Montreal

Energy East pipeline: Judge rejects French-language challenge

A Federal Court judge has rejected a call for a temporary injuction over French-language concerns in Quebec to hold off on public hearings into TransCanada's controversial Energy East pipeline project.

TransCanada avoids obstacle in $12B plan for pipeline to carry western crude to eastern refineries

The Energy East pipeline proposed route is pictured as TransCanada officials speak during a news conference in Calgary. (Jeff McIntosh/Canadian Press)

A Federal Court judge has rejected a call for a temporary injuction over French-language concerns in Quebec to hold off on public hearings into TransCanada's controversial Energy East pipeline project.

Environmental groups and French-language protection groups had applied for a temporary injunction into the National Energy Board review because the gas and oil company had not finished translating its 30,000-page application in both official languages.​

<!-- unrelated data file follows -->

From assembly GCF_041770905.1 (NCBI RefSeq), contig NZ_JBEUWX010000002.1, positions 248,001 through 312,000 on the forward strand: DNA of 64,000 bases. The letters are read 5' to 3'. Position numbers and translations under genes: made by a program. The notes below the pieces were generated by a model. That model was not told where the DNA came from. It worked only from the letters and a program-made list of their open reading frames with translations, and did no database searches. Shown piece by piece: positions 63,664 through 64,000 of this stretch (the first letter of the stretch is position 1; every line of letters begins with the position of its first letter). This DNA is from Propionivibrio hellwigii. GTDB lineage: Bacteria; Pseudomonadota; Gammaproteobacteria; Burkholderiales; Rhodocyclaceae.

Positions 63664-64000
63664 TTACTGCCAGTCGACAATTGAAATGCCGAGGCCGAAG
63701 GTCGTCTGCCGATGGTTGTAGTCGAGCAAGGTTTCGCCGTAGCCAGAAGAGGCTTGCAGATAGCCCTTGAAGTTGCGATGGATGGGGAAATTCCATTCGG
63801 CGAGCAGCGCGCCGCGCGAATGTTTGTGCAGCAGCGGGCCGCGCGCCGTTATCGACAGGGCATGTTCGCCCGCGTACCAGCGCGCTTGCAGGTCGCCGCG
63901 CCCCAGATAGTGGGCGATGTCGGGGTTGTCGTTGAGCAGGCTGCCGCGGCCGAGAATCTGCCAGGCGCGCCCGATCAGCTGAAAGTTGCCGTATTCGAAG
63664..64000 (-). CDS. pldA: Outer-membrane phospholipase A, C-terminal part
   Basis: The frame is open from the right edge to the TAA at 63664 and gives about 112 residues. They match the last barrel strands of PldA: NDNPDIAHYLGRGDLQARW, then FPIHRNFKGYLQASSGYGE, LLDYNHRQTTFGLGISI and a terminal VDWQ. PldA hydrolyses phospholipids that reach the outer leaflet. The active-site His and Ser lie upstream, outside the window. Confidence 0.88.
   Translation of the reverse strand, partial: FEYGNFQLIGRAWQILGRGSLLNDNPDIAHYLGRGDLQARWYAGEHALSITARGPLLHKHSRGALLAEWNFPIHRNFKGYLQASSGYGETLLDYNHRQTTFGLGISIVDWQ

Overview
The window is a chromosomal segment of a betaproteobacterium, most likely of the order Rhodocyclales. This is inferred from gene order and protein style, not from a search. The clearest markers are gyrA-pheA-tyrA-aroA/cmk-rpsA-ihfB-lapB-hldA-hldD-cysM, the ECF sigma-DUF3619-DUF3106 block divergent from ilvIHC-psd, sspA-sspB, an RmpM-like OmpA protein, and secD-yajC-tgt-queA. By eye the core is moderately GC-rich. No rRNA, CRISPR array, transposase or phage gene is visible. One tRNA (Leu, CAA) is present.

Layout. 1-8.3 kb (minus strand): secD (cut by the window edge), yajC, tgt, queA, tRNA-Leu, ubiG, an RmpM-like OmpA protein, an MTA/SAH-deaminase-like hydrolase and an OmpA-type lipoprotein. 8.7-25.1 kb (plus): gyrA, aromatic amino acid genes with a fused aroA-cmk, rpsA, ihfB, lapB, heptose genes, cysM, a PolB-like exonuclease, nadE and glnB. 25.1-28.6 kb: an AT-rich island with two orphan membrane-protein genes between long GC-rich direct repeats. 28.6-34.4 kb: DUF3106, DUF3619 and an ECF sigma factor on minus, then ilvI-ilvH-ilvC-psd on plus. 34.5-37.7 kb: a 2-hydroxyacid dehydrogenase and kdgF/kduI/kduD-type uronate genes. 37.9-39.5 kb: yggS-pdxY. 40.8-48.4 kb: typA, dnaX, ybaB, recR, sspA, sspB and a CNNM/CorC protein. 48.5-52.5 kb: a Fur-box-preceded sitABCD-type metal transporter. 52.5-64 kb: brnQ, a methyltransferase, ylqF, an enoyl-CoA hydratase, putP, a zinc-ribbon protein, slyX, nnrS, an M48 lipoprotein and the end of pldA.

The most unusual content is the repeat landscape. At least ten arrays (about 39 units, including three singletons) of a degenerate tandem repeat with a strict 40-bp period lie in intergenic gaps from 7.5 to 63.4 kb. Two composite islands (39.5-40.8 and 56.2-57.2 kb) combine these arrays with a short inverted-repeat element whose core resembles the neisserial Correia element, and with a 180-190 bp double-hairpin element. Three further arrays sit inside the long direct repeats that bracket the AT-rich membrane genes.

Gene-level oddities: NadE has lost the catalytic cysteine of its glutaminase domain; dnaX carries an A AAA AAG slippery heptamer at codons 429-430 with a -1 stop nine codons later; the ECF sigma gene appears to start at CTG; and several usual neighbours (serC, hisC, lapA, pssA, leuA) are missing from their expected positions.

The unlikely alliance included:

  • The Quebec Environmental Law Centre.
  • The David Suzuki Foundation.
  • Greenpeace.
  • The separatist Saint-Jean-Baptiste Society and the Mouvement Québec français.

Lawyers were in Federal Court in Montreal last week to argue on behalf of a francophone landowner.

TransCanada argued the vast bulk of the documentation is available in both languages on the company's website, and said it would work hard to ensure anyone who wants documentation in French can get it.

TransCanada is trying to build a 4,600-kilometre pipeline to carry western crude to refineries in Eastern Canada and new markets across the Atlantic.

The judge ruled Monday there was no proof the rights of those who wished to participate in the hearings were compromised, and that an injunction to stop the National Energy Board's work would not be in the public interest since it would cause unnecessary delays.

The deadline to participate in the hearings is March 3.

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